Iván Delgado: “Representing Pérez- Llorca in New York and leading our LatAm desk from here is a responsibility, an honour and a privilege”
In the context of the uncertainty created by the health crisis of the COVID-19, Iberian Lawyer wanted to recover links, build bridges with partners abroad who run offices with great strategic significance for Iberian firms. For this reason, in order to know how they are living this moment of general anxiety and how they see us from outside, we have opened this section with Iván Delgado, resident partner of the New York office of Pérez-Llorca. Because if they can’t come to us, we’re coming to them.
We presume that being a firm ́s “first sword” in a foreign office, in this case, in New York, is a challenge and a great responsibility, even more so in these times. Tell us how you are living the situation of COVID-19 both personally and professionally, taking into account the great impact that the coronavirus is having in the USA and your background as a resident partner in NY.
Indeed, the mere fact of representing a great firm like Pérez-Llorca in New York and leading our LatAm Desk from here is a responsibility, but also an honour and a privilege. The confinement imposed in New York caught me coming back from Madrid where I was working on an operation. On a personal level, we locked ourselves (my wife, my two children and I) in our Manhattan apartment, and I have been working from home ever since. My wife is dedicated to organizing and coordinating donations for groups and institutions affected by COVID-19, and my children attend their regular online classes at their school. The advantage of our confinement is that we can go out freely, although we must wear a mask. In the professional aspect, I have the advantage of having already lived the 2008 financial crisis as a partner at Pérez-Llorca, and that experience is helping me a lot to face this current crisis. I would summarize by saying that during the COVID-19 crisis, I have seen three stages:
1. Panic situation
Clients asked us for constant updates on the legislative measures that were being approved and on what was intended to be approved. There was confusion and panic. The days were super intense, there were no schedules or weekends, but it was understandable because the clients needed clarification and urgent responses to so many new developments.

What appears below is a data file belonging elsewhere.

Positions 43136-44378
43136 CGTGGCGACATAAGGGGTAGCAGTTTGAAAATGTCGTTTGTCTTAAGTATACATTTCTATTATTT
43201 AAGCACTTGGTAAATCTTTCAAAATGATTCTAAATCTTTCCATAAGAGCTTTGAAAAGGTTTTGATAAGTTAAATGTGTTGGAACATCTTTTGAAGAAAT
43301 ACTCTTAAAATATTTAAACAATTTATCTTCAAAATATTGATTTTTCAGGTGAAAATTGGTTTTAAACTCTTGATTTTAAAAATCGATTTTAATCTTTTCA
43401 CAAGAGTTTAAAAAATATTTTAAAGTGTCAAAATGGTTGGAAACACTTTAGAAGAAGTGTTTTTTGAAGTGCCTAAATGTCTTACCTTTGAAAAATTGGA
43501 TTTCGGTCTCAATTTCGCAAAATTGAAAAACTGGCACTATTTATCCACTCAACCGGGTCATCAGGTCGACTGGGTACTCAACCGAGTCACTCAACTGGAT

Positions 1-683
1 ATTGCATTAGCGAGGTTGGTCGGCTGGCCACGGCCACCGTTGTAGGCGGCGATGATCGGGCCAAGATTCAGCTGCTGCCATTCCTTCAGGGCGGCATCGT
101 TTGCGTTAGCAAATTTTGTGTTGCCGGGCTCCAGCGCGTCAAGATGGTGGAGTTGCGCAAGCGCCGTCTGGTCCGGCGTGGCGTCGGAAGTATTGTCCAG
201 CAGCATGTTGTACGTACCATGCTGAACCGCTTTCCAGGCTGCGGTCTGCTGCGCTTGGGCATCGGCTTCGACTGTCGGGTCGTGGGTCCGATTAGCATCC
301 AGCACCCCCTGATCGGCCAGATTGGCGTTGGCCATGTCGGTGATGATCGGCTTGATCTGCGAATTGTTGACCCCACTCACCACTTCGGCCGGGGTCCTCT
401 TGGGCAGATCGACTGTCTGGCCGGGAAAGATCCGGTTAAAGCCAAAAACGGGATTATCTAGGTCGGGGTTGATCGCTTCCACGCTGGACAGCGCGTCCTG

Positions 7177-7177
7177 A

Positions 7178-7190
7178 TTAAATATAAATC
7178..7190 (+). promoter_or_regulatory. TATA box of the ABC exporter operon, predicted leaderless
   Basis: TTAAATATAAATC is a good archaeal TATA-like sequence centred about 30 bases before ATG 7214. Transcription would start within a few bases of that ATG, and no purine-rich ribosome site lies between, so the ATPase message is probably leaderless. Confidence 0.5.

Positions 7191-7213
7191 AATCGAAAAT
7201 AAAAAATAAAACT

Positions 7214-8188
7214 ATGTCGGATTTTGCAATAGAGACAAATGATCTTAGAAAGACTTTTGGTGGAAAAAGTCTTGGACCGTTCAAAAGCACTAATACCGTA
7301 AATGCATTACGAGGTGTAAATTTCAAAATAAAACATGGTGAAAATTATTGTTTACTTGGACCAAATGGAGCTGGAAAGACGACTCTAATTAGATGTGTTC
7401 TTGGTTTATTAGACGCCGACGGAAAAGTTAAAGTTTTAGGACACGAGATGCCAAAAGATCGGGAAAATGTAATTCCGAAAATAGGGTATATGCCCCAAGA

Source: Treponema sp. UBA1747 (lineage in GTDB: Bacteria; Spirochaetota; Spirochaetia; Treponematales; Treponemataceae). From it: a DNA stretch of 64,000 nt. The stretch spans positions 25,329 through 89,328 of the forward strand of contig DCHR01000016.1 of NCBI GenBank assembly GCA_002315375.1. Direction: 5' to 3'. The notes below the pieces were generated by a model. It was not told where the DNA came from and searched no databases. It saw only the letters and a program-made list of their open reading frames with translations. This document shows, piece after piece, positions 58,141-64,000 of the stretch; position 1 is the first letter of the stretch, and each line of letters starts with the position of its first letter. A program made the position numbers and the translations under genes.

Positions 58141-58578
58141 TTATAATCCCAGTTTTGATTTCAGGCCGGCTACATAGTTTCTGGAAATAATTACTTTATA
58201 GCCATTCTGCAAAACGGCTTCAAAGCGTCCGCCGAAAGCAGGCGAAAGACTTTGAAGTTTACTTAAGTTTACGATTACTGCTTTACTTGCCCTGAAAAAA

2. Bleeding control
After a few weeks, clients were more or less clear about the situation they were facing and we started to help them implement some issues related to cost reduction, staffing, finding additional Financing, starting Refinancing and even various Bankruptcy and Litigation issues.
3. The new normality
We are now in a situation where customers are thinking about reopening and especially about the future of their employees and businesses. Everything points to the fact that the crisis will last several years and they want to adjust as soon as possible to what seems to be the new normality.
Has your work as a representative of the firm in New York changed due to the economic health crisis? Is the search for possible synergies and lines of business trying to “recover” the possible “lost ground” due to the pandemic as soon as possible, among your tasks?
The fact that we are facing a global crisis means that my work has changed in the same way as that of all my colleagues who also live in New York and represent foreign law firms
We are a very large community covering virtually every continent and several dozen countries. One of the tasks we have as representatives here is to develop new business for our firms and that, naturally, has been slowed down with this crisis by not having absolute freedom of movement, not being able to travel and not being able to meet face to face with other people. We have all reactivated our commercial action by using technological platforms and organizing webinars, among other actions, although naturally, it is not the same. We will see if this is temporary or if it is here to stay. In any case, I am optimistic and I am sure that there will be opportunities and I trust that we can take advantage of them by continuing to make use of our New York office, from which we follow the Latin American region.